To help China build a homegrown tech industry, one state-backed firm has an unexpected strategy: turn to foreign companies for expertise.
Unisplendour, an arm of Tsinghua Unigroup, has agreed to buy a 15% stake in Western Digital, which would make it the largest shareholder of the US hard drive company, reports Bloomberg. Tsinghua Unigroup is a subsidiary of Tsinghua Holdings, which is fully owned by the state and funded by Tsinghua University in Beijing.
The $3.78 billion deal will allow Unisplendour to nominate a representative to Western Digital’s board, who will remain so long as its ownership doesn’t drop below 10%. Unisplendour agreed to pay $92.50 a share for newly issued stock from Western Digital, a 34% increase from Tuesday’s closing price of $68.87. Investors welcomed the news, shooting shares to $79.44 as of close Wednesday, the stock’s biggest gain in three years.
For Tsinghua, the Western Digital stake is just the latest of a series of deals with US tech firms as it seeks expertise to improve its own technologies, including chip design. Unisplendour paid $2.3 billion in May for a controlling 51% stake in Hewlett-Packard’s data-networking business in China. It also has a joint venture with 21Vianet Group, which operates Microsoft’s cloud services in China, to sell cloud services to state-owned companies. Intel, which is investing $1.5 billion for a 20% stake in Tsinghua, plans to jointly develop chips with the firm for phones in China and other markets.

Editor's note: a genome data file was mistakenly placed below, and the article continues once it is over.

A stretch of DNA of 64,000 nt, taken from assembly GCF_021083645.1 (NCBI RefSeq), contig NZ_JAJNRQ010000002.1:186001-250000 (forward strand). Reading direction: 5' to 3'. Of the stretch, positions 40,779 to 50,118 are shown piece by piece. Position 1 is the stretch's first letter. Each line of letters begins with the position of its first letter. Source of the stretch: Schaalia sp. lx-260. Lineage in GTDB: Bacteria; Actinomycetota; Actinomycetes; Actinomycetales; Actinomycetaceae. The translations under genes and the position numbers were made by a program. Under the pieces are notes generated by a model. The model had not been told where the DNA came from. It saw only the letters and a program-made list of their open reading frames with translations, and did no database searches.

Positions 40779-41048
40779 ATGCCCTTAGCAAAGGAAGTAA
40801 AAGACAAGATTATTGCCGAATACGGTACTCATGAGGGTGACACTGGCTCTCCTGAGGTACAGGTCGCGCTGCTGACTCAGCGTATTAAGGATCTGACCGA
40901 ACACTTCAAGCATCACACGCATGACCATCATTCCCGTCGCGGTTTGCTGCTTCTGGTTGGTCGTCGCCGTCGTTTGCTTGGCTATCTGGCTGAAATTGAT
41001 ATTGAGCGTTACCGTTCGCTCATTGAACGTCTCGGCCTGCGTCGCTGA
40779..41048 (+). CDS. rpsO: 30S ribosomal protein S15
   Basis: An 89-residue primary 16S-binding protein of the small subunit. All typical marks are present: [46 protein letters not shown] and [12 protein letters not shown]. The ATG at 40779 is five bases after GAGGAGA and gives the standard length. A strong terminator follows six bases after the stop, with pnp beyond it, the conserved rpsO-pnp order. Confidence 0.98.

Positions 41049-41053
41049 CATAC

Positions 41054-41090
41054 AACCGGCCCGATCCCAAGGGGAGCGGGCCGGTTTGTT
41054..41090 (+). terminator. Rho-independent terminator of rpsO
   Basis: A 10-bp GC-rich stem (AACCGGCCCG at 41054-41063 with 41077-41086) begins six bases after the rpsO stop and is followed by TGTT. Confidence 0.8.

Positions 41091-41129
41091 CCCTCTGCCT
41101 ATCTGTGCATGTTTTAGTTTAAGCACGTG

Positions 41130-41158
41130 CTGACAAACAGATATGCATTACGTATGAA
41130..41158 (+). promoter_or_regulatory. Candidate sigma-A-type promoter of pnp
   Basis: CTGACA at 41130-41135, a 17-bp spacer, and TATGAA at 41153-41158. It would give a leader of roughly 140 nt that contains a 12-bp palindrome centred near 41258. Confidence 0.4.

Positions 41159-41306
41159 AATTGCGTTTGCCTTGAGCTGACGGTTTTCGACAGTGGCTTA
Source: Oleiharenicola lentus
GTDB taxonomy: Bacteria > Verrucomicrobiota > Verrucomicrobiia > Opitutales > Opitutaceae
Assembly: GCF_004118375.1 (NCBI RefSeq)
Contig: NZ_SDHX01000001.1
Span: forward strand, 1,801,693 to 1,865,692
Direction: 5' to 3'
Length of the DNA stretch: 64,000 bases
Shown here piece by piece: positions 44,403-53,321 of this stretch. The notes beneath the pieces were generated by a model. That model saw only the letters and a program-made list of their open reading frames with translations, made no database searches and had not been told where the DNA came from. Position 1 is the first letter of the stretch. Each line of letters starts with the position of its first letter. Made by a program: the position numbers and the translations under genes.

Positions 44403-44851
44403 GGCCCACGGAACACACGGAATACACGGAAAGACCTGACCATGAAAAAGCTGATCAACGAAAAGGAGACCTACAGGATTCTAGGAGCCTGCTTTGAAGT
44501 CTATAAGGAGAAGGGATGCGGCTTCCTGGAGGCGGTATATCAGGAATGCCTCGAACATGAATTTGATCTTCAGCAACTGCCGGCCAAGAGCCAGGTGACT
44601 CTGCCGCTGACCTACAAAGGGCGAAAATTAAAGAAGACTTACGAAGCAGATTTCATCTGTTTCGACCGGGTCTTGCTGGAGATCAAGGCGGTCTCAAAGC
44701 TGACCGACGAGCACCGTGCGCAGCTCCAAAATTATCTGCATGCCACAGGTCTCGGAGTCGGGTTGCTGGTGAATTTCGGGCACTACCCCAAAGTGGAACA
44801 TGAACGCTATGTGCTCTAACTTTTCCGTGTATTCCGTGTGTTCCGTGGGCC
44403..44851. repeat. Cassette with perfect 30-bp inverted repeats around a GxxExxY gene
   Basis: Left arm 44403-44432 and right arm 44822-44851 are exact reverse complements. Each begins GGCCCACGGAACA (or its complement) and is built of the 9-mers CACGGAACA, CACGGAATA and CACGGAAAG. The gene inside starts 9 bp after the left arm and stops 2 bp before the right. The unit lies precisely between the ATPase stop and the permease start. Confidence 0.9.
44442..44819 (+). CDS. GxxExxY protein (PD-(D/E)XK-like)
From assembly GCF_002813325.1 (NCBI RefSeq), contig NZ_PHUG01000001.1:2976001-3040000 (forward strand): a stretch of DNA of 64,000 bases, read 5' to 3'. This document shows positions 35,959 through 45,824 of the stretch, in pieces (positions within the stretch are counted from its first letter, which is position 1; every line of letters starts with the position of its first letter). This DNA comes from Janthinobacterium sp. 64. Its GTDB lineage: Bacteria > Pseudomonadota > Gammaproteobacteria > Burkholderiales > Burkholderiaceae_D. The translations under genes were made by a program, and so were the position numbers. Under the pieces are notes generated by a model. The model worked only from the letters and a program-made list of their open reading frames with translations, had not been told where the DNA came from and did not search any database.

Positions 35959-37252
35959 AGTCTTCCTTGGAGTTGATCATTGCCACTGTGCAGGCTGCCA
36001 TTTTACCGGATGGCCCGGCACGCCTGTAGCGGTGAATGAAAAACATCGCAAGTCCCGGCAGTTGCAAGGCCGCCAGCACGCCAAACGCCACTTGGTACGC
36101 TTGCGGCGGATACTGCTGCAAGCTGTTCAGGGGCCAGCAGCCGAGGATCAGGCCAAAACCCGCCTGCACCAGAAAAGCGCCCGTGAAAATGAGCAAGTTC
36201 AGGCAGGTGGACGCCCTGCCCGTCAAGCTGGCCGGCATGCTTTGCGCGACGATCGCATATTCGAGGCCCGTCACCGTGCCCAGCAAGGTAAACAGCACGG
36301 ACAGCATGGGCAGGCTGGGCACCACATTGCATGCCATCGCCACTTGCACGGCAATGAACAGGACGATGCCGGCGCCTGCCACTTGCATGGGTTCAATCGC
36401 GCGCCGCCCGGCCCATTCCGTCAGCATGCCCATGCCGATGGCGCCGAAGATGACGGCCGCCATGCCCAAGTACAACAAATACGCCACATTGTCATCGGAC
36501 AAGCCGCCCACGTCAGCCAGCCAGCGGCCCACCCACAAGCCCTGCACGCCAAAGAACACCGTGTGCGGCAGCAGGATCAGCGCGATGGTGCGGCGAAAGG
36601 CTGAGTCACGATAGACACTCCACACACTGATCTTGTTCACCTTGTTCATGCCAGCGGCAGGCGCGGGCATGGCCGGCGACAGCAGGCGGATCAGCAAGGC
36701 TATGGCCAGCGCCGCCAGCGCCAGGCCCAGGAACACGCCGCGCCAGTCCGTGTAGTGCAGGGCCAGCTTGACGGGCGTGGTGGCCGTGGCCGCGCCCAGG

But several high-profile deals also fell apart this year. In July, Tsinghua put in a $23 billion bid for Silicon Valley chip maker Micron Technology. The deal never came to fruition amid regulatory concerns in the US. San Jose-based Synaptics, which makes touchscreen technology, also recently rebuffed an acquisition offer from the group.
For Western Digital, Unisplendour represents a politically connected ally that could help it overcome regulatory hurdles in China. In 2012, Western Digital purchased Hitachi’s hard drive unit for $4.8 billion, which the Chinese government approved on condition of the two companies being run as separate entities. Western Digital is hoping to merge the two businesses and put in a request with the government to do so last year.